The “Doomsday Clock”, a symbolic clock that measures the likelihood of global catastrophe, is currently set at 11:57 pm where midnight means BOOM… no more livable Earth. This clock’s “time” is determined by a team of atomic scientists including 17 Nobel Laureates, and last week they moved the minute hand one tick closer. The team warns that the planet, plagued by climate change and nuclear proliferation, face extraordinary and undeniable threats to its continued existence.
Climate change can be directly threatening to a healthy ecosystem. But, climate change can also act as a sort of catalyst making a once stable ecosystem vulnerable to new threats like invasive species and land use change. Global climate change has been shown to affect various terrestrial and aquatic ecosystems including polar and temperate region lakes. A recent study has now revealed that tropical high-mountain lakes are likewise not immune to climate change. The study on three remote lakes in Ecuador led by Queen’s University researchers found major changes in the algal communities consistent with warming waters indicating changes in the physical structure of the water column. The research team anticipates that these changes will likely affect the food web and reverberate throughout the ecosystem. There seems to be no escaping global warming. John Smol of the Queen’s University research team said it best: “We now have data showing that lakes from the Arctic to the Andes, and everywhere in between, are rapidly changing due to our impacts on climate.”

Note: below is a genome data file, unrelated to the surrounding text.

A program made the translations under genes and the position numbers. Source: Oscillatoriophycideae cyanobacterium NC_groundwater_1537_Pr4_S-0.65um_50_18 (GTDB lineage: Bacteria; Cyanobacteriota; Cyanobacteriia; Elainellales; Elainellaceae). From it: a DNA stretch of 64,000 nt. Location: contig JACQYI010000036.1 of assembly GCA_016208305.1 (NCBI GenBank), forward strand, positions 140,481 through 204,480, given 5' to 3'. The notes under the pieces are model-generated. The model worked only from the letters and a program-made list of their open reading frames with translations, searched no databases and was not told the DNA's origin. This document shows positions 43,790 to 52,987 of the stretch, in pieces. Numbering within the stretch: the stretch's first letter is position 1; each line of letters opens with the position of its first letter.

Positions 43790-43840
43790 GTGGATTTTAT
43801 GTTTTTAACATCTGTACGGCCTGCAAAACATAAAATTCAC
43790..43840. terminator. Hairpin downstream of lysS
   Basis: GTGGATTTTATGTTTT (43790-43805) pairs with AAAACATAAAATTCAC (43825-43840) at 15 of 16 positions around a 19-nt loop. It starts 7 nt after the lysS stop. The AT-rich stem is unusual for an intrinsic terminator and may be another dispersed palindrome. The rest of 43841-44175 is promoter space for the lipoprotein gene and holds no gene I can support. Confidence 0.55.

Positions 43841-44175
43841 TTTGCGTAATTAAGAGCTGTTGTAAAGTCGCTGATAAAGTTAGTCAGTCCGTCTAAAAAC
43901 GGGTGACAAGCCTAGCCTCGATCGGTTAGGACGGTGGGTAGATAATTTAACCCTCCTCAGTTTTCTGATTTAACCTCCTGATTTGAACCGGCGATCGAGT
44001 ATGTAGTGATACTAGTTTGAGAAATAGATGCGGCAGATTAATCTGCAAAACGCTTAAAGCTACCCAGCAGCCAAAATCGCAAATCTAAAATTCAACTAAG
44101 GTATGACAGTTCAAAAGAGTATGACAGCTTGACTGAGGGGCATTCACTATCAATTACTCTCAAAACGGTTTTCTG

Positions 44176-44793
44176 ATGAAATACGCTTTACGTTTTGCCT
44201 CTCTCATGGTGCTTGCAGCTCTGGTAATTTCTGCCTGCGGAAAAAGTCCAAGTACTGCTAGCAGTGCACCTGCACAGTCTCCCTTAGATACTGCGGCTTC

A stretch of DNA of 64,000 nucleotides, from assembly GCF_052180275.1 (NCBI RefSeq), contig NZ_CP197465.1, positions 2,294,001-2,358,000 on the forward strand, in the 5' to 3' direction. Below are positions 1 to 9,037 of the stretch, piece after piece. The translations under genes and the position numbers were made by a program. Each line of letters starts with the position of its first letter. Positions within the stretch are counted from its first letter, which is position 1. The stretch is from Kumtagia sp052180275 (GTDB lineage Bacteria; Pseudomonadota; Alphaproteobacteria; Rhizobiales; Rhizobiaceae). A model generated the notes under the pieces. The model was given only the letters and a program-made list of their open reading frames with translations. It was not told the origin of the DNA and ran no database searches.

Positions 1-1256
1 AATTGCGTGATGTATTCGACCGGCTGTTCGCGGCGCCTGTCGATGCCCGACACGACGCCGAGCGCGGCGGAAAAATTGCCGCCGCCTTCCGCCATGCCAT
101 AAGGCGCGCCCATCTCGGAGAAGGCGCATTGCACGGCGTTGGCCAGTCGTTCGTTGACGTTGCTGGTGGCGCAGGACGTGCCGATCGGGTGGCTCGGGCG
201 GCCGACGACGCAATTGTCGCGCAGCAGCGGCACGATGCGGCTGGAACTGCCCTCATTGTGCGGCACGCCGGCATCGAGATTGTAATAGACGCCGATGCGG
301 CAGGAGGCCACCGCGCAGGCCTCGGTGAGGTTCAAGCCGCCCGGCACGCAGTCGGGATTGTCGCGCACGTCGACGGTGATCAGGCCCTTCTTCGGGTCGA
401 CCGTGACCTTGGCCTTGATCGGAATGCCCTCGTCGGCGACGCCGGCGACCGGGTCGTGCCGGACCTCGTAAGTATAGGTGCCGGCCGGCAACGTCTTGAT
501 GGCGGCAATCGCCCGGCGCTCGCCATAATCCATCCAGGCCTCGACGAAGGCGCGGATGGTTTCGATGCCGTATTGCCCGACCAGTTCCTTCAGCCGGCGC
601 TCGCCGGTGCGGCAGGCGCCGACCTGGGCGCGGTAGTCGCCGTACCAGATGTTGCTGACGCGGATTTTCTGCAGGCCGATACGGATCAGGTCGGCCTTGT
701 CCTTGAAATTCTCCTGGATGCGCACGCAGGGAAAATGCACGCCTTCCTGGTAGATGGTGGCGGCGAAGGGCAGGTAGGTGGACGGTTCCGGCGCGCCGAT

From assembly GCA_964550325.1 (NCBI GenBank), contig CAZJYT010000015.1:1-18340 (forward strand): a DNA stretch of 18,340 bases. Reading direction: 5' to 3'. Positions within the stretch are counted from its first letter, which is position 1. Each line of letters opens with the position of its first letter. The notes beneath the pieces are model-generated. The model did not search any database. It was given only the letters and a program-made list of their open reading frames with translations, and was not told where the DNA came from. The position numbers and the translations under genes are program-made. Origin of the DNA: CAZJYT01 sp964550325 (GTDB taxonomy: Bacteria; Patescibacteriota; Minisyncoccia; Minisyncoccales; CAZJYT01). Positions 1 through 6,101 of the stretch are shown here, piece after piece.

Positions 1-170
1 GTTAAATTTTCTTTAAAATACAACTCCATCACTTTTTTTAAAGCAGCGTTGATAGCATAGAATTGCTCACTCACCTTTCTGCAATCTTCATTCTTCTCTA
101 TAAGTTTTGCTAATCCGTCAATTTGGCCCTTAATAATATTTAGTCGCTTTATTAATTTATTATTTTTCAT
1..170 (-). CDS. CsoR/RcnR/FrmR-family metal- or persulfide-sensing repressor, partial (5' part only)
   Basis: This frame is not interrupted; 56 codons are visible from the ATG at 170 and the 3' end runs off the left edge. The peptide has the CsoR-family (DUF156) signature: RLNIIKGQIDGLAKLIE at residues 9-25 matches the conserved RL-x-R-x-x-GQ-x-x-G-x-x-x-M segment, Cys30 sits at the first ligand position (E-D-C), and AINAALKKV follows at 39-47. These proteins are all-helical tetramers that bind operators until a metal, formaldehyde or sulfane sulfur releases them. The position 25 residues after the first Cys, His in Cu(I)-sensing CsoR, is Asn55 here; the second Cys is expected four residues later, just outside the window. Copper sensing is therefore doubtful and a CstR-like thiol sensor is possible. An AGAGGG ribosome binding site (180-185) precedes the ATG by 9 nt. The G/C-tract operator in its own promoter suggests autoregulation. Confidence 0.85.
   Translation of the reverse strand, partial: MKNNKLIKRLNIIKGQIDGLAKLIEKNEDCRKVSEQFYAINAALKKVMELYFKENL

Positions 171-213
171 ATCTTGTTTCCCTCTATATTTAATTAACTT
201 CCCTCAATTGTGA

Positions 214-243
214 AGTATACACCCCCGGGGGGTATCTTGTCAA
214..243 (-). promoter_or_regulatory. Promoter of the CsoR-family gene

In addition to creating more vulnerable ecosystems, climate change has more direct (and sinister) impacts on the globe. According to climate change predictions, every 1% rise in global temperature will lead to a 10% increase in thunderstorm activity (one of the more problematic weather occurrences for animal [including human] life on Earth). A study by Colin Price of Tel Aviv University predicts that we could see a 25 percent increase on lightning by the end of the century. Price and his colleagues have drafted a global thunderstorm map to better determine how the number and intensity of storms will change as the globe gets warmer.
We are becoming more vulnerable and the threats are becoming greater. It is time to see the truth. It is time to make some changes. It is time to start thinking differently. It is time to restore what we can and preserve the rest. It is time! The Clock is ticking…
P.S. Make sure to check out more recent posts from the Strecker Aquatic Ecology Lab here!